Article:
Learn how to protect your refrigerated and frozen goods.

By Kelly Vaughan
November 13, 2020
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organized refrigerator
Credit: NEAT Method Philadelphia

A power outage can impact our ability to work from home, charge electronics, and stay safe at home. If you don't own a generator, one of the biggest concerns during a power outage is how you'll keep perishable food cold. "A refrigerator is going to keep cold foods at a safe temperature for about four hours," says Meredith Carothers, technical information specialist for the Food Safety and Inspection Service, USDA. "If a freezer is half full, it will keep food frozen for about 24 hours. If it's completely full, it will keep food frozen for about 48 hours." Ahead, we're sharing smart tips for keeping perishable food cold during a power outage.

Transfer to a Cooler

If you know the outage will last less than four hours, it's safe to just leave the food in the refrigerator. Otherwise, you should transfer everything to a large cooler tightly packed with ice and cold food, which will help to maintain an even, chilly temperature. Use enough ice to keep food products below 40°F (place an appliance thermometer in the cooler to accurately monitor the temperature). Replace the ice as soon as it starts to melt to ensure that the cooler stays as cold as possible—grocery stores and gas stations are usually well-stocked with bagged ice.

"If you put the frozen foods in a cooler, it won't necessarily keep the foods frozen per se, but it will at least keep them at a safe, cold temperature until the power comes back on," says Carothers. Even if the food partially thaws, you can put it back in the freezer once the power comes back on, but the quality may not be top-notch.

Common Mistakes People Make During a Power Outage

People assume that if their refrigerator still feels cold even after one or two days, the food inside must still be safe to eat, but that's not necessarily true. "People think that cooked foods such as leftovers are still safe, but they're not. Raw meat, poultry, dairy, certain condiments [anything that needs to stay refrigerated once opened], cheese, and leftovers are not safe to consume once they reach above 40°F," says Carothers.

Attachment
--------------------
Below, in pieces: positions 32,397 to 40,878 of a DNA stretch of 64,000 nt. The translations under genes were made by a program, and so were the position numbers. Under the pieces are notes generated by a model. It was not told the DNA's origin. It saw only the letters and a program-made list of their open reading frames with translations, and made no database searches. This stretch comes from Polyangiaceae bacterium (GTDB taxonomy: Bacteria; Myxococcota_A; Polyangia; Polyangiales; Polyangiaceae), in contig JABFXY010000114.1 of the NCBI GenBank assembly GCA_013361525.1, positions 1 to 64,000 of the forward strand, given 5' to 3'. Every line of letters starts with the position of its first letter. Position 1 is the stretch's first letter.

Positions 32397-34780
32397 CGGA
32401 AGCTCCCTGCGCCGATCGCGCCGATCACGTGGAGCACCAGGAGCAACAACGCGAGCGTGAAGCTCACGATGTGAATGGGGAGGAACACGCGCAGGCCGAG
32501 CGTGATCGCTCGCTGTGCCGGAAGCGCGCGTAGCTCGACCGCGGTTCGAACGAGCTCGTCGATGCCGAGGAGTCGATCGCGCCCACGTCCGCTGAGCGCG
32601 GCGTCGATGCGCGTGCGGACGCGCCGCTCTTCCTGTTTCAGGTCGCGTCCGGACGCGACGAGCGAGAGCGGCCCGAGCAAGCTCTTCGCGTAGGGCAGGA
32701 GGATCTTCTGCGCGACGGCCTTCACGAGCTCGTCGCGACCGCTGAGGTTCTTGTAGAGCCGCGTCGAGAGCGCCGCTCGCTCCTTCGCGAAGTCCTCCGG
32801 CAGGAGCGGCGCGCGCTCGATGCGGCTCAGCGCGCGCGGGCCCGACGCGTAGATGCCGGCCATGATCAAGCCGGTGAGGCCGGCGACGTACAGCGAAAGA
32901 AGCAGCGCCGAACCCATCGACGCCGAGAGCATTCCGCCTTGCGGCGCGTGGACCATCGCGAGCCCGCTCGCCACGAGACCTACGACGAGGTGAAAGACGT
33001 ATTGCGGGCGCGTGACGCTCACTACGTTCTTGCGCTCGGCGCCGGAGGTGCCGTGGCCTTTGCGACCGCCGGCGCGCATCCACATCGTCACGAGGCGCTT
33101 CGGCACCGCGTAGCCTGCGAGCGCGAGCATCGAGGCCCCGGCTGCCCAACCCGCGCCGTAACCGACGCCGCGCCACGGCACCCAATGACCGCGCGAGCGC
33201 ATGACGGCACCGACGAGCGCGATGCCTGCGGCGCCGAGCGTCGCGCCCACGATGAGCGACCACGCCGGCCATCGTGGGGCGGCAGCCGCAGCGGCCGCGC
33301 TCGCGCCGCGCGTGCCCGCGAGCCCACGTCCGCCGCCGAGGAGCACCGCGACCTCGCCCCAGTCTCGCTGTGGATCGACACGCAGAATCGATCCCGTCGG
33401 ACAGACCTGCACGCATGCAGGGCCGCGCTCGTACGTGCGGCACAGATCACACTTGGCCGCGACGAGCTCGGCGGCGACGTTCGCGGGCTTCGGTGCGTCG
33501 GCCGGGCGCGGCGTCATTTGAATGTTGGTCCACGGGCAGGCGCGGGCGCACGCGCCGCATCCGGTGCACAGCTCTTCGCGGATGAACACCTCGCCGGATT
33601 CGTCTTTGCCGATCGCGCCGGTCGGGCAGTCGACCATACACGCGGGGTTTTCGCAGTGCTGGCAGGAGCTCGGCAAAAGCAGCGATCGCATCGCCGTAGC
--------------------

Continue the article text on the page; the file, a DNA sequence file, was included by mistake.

It's also a good practice to keep your refrigerator and freezer closed during those first four hours in order to trap the cold air in. As soon as warm air enters the appliance, it can start to bring the internal temperature down, causing food to spoil more quickly.

Signs Perishable Food Has Gone Bad

There are two different types of bacteria to keep in mind, says Carothers. "There's foodborne illness-causing bacteria and there's spoilage bacteria. Spoilage bacteria is going to produce those tell-tale signs that food has gone bad such as a bad smell, color change, or slimy texture. Foodborne illness bacteria could be present but there's no way to tell that it exists. When the temperature gets above 40°F, foodborne illness bacteria can multiply and the product can ultimately become unsafe," she explains. If your power comes back in six or seven hours, certain food such as eggs or butter may still feel cold but they will have reached a temperature higher than 40°F, which means they're no longer safe to use. This is why it's so important to follow the time and temperature recommendations to avoid foodborne illness bacteria.

Never taste food to determine if it is safe to eat. Carothers says if you're questioning whether or not your food is still good, follow the age-old saying: "When in doubt, throw it out."

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